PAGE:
"Next I visited Phil Maffetone’s lecture room. Mike Pigg gave the introduction. He talked about how he had stopped realizing gains and was experiencing frequent injuries. He was searching for a remedy and contacted Phil Maffetone. Phil told Mike to train for five months at no more than 155 max heart rate. He also changed Mike’s diet to include more fats ("good" fats called essential fatty acids) and protein, and less carbohydrates. As he continued to train "aerobically" Mike noticed that his times were improving even though his heart rate was still no more than 155. He began to make gains and is now racing professionally again. Maffetone then began to talk about his theories of nutrition and training. He began by cautioning that there is no 40-30-30 magic and no perfect schedule for the fastest race. It’s a matter of trial and error on every athlete’s part. Maffetone’s recommendation in nutrition, in training, and in life is to remember that you’re in it for the long haul. You can’t consistently produce well by doing all-out efforts followed by crashing.
"Maffetone is concerned about stress in the athlete. This stress can be mental, emotional, or physical. When an athlete trains anaerobically he produces stress and burns glucose. When he drinks coffee he produces a chemical stress. When he eats carbohydrates, he stimulates insulin, burns the sugar quickly and then is left depleted. Maffetone believes triathletes need to get 99.9% of their energy from the aerobic system that is primarily fat-burning. A trained aerobic system results in better circulation, better immunity to disease and better joint support. He says that when the athlete burns more fat (through aerobic training), he has less body fat and burns less glucose.
"Maffetone says that if you’re eating primarily carbohydrates you’re burning 90% sugar and 10% fat. You’re tired, not sleeping well, possibly becoming insulin-resistant, hungry for sweets, craving caffeine, and depressed after meals. He said when insulin goes up in the bloodstream, blood pressure goes up. In the later stages of prolonged high blood insulin, heart disease, stroke, and chronic high blood-pressure may develop. He recommends drastically reducing your carbohydrates for 2 weeks (eating primarily protein, good fats – from linseed, soybean, or fish oils, and vegetables) and noticing how you feel. If it’s noticeably better you may be insulin resistant and should consider restricting your intake of carbohydrates.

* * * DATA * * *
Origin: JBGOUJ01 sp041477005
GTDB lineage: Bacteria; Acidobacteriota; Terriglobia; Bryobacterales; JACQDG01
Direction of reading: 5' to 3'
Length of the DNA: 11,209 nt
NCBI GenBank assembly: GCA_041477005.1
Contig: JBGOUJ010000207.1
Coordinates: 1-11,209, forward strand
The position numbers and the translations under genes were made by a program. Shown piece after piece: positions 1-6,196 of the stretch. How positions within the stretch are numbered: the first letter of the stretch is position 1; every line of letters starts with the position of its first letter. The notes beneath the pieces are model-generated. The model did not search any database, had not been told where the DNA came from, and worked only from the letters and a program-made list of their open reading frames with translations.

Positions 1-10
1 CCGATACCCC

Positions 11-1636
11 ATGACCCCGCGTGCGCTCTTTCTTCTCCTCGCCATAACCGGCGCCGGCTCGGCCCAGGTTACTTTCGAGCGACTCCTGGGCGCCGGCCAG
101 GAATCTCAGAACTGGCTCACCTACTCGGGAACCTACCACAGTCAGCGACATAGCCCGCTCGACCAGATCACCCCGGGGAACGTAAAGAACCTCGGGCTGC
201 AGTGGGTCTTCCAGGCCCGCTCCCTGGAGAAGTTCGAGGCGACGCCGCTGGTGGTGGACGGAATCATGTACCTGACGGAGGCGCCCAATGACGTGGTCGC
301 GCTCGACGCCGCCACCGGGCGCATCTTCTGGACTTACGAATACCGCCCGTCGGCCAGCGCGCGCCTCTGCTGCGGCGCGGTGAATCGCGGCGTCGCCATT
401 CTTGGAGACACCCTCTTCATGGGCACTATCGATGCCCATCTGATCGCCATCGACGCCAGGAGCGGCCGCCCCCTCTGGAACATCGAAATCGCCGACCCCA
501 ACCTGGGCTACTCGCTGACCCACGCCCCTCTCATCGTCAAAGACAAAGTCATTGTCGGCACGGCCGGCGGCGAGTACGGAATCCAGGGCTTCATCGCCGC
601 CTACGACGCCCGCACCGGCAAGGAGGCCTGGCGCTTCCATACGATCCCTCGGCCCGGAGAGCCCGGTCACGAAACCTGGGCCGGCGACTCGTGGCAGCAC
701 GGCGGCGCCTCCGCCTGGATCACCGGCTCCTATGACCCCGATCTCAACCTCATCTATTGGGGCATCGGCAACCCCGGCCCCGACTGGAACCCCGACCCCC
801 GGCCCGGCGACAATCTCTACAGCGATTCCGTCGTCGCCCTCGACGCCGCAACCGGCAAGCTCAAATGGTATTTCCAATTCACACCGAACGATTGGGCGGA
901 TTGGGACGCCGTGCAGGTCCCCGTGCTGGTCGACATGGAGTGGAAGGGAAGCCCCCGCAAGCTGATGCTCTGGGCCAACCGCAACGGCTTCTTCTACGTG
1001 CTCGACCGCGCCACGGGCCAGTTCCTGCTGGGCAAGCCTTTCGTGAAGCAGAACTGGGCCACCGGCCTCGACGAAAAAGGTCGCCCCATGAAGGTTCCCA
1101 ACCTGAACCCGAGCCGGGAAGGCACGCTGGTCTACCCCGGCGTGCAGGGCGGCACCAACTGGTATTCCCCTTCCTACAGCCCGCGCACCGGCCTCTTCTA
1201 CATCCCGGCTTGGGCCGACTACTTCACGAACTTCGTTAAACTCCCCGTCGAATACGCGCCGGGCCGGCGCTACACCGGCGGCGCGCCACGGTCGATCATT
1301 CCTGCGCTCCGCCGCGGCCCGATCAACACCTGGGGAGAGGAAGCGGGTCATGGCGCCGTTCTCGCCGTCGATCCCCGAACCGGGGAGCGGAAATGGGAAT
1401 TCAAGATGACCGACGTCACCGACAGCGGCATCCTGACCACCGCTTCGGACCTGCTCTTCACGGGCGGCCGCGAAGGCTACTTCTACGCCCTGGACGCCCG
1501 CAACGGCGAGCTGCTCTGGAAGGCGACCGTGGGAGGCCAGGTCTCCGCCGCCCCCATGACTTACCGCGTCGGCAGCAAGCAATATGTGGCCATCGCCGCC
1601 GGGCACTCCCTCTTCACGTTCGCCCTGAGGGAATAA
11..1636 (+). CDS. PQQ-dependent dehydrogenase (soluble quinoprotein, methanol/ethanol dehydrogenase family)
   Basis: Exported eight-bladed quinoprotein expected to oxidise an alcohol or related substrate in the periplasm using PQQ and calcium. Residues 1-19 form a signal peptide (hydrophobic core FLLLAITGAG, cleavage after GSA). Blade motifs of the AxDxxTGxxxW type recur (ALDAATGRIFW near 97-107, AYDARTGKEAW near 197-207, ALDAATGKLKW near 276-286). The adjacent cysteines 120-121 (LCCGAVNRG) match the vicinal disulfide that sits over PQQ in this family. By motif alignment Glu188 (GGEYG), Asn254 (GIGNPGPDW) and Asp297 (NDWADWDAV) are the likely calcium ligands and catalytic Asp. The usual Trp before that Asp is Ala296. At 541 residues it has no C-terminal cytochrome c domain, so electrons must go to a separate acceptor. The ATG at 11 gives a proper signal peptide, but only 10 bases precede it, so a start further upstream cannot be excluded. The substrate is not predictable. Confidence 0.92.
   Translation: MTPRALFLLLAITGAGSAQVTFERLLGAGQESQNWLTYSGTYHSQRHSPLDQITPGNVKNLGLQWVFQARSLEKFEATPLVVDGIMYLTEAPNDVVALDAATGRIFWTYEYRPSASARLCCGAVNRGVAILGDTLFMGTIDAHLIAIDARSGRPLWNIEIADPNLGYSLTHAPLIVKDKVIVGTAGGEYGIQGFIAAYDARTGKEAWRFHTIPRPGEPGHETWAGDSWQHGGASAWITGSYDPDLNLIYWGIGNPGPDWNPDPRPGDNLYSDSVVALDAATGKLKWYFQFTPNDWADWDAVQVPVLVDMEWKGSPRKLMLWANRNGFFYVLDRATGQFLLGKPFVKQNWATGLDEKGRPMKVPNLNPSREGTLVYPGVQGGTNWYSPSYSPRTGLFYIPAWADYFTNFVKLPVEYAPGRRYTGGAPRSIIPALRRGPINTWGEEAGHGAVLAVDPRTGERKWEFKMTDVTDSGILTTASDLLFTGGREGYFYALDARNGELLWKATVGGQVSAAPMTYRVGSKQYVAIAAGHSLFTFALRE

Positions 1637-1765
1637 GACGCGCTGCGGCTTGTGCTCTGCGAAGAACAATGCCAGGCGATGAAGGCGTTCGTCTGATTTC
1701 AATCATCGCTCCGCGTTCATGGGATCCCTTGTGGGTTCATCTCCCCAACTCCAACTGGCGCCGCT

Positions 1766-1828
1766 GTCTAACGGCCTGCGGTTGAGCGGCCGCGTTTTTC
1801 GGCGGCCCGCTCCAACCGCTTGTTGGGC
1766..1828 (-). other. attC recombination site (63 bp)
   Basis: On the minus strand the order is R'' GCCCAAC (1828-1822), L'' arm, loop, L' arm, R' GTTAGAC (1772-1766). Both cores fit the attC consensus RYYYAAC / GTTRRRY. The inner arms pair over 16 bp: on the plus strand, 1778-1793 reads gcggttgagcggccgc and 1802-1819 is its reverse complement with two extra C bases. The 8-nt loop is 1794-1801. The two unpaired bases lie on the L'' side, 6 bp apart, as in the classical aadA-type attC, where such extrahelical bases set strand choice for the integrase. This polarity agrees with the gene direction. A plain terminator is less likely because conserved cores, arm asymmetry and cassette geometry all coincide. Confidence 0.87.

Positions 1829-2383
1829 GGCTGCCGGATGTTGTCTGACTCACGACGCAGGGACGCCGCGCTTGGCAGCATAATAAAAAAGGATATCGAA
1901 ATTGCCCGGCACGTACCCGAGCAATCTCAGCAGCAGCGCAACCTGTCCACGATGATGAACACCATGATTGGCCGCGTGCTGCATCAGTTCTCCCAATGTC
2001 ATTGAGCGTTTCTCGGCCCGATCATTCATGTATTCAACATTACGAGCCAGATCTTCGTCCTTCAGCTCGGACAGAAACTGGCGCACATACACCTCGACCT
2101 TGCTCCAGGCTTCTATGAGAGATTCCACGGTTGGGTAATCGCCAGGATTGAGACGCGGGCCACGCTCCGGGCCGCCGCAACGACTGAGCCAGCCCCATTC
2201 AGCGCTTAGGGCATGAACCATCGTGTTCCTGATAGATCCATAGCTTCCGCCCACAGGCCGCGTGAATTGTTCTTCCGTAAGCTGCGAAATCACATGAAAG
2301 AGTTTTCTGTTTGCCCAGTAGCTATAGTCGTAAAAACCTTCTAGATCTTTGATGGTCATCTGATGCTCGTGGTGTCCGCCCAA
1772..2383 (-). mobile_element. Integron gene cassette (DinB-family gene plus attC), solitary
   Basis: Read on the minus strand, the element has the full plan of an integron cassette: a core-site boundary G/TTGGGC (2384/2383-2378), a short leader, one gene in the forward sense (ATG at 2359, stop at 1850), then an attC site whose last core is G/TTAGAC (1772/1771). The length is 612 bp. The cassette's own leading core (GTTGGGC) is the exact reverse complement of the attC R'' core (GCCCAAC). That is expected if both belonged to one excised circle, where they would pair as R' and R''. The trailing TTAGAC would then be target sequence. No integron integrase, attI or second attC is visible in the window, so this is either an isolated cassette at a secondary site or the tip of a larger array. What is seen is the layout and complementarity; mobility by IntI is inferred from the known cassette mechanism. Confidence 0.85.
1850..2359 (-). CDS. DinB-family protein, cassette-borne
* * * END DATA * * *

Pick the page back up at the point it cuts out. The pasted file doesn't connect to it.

"If you feel that your athletic performance is 'stuck' and that you’re experiencing frequent injuries, Maffetone recommends training almost exclusively aerobically until you begin to realize gains again. He is fairly radical in his approach initially restricting the athlete even from weight lifting and situps or pushups. "
Obviously I really like hearing this, since it agrees 100% with the conclusions I've been coming to. :) The fact that it's a top triathlon coach making the recommendations is pretty cool.
I disagree with his definition of "good fats", but that's a small difference, IMHO. (Linseed and fish oil are polyunsaturated, and should be minimized; soybean oil is just toxic, and should be avoided.)
P.S. Found this after I wrote the paragraph above:
"This is done by balancing fats and avoiding all vegetable oils such as corn, soy, safflower, peanut, etc."
His thinking has evolved (PDF), apparently. I agree with the statement above 100%. If you click through to the doc, which is interesting, he's a little too gung-ho on olive oil for my taste, but I don't think you could go wrong following that doc.